Department Directory

  

Department Chair: Ingrid Parker Department Manager: Jacqueline Rose
Graduate Adviser: Sarah Arantza Amador Administraive Assistant: Stephanie Zakarian
Undergraduate Adviser: Karina Frazier Undergraduate Adviser: Bee Vadakan
Biology Teaching Laboratory and Facilities Support Technician: Nicole Hack
Department Office: (831) 459-5358 Administrative Office: CBB, Room 207, 209

 

Mia Tayler Waters
  • Title
    • Graduate Student - Thompson lab
  • Division Physical & Biological Sciences
  • Department
    • Ecology & Evolutionary Biology Department
  • Email
  • Office Location
    • CSC Coastal Biology Building, 168
    • Coastal Biology Building, lab 277
  • Mail Stop CBB/EE Biology

Research Interests

I am studying the genetic variation in floral scent, a complex trait that plays an important role in the interactions and communication between plants and their pollinators. Specifically, I am working with Woodland Stars (Lithophragma), a native plant genus in western North America that grows throughout the California Floristic Province and in the foothills of the Sierra Nevada and Cascade mountain ranges. These plants have co-evolved with a small prodoxid day moth (Greya), that depends entirely on the Woodland Star plants for its entire lifecycle while in return is a major pollinator for the plants. In such a tight coevolutionary relationship, one would expect communication between plant and pollinator to be similar throughout their ranges. Instead, there is large variation in the amount and types of floral scent produced among Woodland Star species, and even among different localized populations within a single species. I am investigating what the genetic basis for this variation might be, and how floral scent is inherited in hybridized generations of plants from two parent species that emit distinctly different floral scents. If floral scent in the hybrids is different from that of the parents, then the coevolved interaction with the Greya moth pollinators might be broken in areas of natural hybridization or as ranges of these species shift due to climate change.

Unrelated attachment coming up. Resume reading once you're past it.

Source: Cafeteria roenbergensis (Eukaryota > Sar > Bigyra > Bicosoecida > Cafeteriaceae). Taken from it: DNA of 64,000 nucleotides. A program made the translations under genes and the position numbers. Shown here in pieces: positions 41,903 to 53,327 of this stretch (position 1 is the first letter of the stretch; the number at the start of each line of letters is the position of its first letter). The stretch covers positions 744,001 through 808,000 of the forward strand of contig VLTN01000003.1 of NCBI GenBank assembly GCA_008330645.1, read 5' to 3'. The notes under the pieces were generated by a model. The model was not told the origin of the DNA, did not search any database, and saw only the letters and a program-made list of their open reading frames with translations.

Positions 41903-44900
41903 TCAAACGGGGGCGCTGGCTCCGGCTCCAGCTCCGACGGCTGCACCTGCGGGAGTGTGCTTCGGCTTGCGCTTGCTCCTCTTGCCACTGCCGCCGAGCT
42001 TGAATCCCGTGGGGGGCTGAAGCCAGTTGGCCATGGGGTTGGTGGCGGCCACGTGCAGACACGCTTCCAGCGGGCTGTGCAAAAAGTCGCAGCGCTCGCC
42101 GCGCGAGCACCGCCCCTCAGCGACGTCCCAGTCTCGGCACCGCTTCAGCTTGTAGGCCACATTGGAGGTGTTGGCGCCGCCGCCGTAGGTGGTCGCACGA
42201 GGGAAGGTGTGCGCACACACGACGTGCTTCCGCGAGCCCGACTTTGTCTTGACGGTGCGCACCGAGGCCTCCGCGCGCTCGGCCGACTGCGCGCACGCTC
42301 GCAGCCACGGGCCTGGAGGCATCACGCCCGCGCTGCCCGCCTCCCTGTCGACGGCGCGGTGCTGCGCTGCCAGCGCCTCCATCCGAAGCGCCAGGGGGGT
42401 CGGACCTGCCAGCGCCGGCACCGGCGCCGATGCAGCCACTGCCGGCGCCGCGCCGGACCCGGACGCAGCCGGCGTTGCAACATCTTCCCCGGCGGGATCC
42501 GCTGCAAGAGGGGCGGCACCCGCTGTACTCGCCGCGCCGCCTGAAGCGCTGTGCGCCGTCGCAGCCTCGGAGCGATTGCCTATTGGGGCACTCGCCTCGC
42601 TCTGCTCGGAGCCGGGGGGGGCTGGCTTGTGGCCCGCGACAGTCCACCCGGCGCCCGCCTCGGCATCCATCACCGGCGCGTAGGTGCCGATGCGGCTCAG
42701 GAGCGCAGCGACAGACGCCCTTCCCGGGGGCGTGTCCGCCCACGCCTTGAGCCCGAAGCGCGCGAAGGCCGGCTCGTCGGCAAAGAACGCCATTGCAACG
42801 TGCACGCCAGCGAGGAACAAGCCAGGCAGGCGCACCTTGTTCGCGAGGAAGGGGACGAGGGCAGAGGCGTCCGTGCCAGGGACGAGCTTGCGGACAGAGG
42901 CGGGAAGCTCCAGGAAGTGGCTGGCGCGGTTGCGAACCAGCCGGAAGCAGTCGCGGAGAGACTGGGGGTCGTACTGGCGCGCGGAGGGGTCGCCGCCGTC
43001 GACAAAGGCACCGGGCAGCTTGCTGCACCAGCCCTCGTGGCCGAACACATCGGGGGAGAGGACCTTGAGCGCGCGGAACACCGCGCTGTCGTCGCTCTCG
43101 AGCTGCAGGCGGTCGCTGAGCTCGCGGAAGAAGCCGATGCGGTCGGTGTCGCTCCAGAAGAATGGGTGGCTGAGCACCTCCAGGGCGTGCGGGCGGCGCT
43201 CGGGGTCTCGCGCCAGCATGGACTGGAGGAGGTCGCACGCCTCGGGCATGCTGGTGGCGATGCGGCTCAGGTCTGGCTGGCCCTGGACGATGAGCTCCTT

I am working toward my Master's degree in John N. Thompson's lab, 2017-2019. I'm currently looking at prospective PhD programs in the US and abroad, with a goal of studying new systems of species interactions. I am particularly interested in understanding how the interactions among and within species affect their larger communities, coevolution, rapid evolution and local adaptation, and applications for conservation in the face of climate change and habitat destruction.

Biography, Education and Training

B.S., UC Santa Cruz 2015

M.S., UC Santa Cruz 2019

Teaching Interests

I am passionate about teaching, and am TAing a variety of topics within the Ecology and Evolutionary Department. I am also the Naturalist Group coordinator for WiSE (Women in Sceince and Engineering) at UCSC. For this group, I either lead or organize monthly themed naturalist walks in the Santa Cruz area that teach the community more about our local nature and different ways they can observe, study and appreciate it. Check out the group's webpage for details.